On the heels of an international media event showcasing its developing autonomous equipment technology, Volvo Construction Equipment has upped the ante on existing wheel loader technology and tied it neatly into telematics.
A new feature called Volvo Load Assist is now available on Volvo wheel loaders ranging from the L110H to L250H. It provides both real-time intelligence to the operator and documentation of work orders for the owner and their customers. Managed through Volvo Co-Pilot, the company’s in-cab interface, Load Assist is engineered to eliminate the guesswork associated with loading accurate tonnage, reduce occurrences of reweighing and reloading, and provide an opportunity for owners to expedite paperwork and improve operator training.
“Load Assist is a perfect fit for any operation that loads materials for sale and transport,” says Eric Yeomans, product manager, GPE products at Volvo. “The data yielded from the system can be incredibly impactful to an operation, but with the Co-Pilot interface, it’s intuitive and easy to use. It’s a technology designed to simplify—not complicate—the lives of the owner and operator.”
Through the 10-inch, high-resolution touchscreen Co-Pilot interface, the operator is able to set up projects by selecting customer name, work order number, target tonnage, and material type. These settings can be stored for future work orders, and the number of customer presets is virtually limitless. Once the work order parameters are set, the Co-Pilot screen allows the operator to track progress of the job as it’s underway—displaying tonnage currently in the bucket, tonnage already delivered to the truck (or other delivery location), and tonnage left to be delivered in order to complete the job.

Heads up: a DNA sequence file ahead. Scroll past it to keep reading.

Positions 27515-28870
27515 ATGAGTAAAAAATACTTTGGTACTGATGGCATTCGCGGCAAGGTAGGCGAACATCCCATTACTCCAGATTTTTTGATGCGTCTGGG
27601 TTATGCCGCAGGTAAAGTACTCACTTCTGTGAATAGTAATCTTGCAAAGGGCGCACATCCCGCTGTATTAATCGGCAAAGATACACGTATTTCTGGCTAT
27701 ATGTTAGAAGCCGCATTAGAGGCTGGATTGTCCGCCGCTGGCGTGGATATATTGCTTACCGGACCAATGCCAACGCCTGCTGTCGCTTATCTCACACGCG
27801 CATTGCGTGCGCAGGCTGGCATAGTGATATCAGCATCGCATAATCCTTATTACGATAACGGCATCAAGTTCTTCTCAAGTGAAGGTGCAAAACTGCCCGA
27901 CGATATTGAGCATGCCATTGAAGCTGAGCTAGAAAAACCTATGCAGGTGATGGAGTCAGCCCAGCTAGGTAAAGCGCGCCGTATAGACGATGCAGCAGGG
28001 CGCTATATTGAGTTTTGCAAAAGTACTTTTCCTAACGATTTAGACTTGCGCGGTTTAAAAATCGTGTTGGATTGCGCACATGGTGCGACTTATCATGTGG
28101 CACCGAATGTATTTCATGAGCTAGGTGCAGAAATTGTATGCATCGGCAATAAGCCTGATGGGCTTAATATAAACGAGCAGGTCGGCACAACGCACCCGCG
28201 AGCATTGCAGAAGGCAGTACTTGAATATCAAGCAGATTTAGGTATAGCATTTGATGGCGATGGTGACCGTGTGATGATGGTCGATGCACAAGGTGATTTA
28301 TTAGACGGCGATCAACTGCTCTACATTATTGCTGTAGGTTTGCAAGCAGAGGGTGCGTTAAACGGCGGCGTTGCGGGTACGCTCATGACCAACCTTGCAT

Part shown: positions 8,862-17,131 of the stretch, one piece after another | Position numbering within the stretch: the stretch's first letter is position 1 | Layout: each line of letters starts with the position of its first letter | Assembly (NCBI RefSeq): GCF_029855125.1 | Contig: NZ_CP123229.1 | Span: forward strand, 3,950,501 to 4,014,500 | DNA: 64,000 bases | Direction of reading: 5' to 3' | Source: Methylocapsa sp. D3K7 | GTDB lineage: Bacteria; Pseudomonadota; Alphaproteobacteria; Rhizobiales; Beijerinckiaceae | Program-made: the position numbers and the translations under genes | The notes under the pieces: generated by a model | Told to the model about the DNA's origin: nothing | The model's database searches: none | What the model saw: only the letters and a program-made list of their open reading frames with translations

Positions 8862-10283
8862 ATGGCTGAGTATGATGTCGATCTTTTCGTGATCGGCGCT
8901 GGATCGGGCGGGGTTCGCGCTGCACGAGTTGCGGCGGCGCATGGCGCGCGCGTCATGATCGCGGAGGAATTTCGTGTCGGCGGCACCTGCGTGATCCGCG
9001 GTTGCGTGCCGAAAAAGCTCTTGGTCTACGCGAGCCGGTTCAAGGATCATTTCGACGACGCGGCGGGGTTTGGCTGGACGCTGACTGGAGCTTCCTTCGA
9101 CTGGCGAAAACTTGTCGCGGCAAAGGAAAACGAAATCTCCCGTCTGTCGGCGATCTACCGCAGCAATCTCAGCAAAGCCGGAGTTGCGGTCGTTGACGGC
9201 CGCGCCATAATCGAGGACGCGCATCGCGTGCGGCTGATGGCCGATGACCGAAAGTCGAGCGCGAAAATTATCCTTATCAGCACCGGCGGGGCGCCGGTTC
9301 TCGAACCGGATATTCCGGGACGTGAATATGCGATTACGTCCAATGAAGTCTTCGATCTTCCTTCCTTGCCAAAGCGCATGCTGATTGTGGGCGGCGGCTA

The tonnage measurements are proven to be accurate to within plus or minus 2 percent, ensuring the operator can send the truck back to the scale knowing it won’t be under- or overloaded. The display also allows for setting allowable limits on both the tonnage in the truck and the weight in the bucket. If the current weight in the bucket is overloaded, or if that weight will overload the truck, the operator is alerted.
In addition to real-time payload information, the Co-Pilot interface displays bucket angle and machine angle in real-time. The Co-Pilot display also automatically engages the rear-view camera when the loader is put in reverse, allowing for better visibility on a larger display than the company has offered before.
The data logged through Load Assist can be captured in several ways—it can be uploaded to the cloud to be accessed via an online portal, loaded to a flash drive, or printed on a small printer connected to the Co-Pilot interface via USB. The logged information includes work order number, customer name, truck loaded, load tonnage, and time and date of delivery, all in the form of a spreadsheet that can be integrated into any customer ERP system, according to Volvo.
Because Co-Pilot and Load Assist are integrated into the wheel loader’s electrical architecture, the system also feeds productivity data to CareTrack, Volvo’s telematics system. This data includes tons per gallon of fuel, gallons of fuel per ton, total number of cycles, and percentage of cycles that were overloaded. This intelligence allows the owner to identify potential training opportunities for operators, as well as to compare operating costs to production by machine and by operator. It’s all reporting, Volvo says, that wouldn’t be possible with a third-party aftermarket telematics system.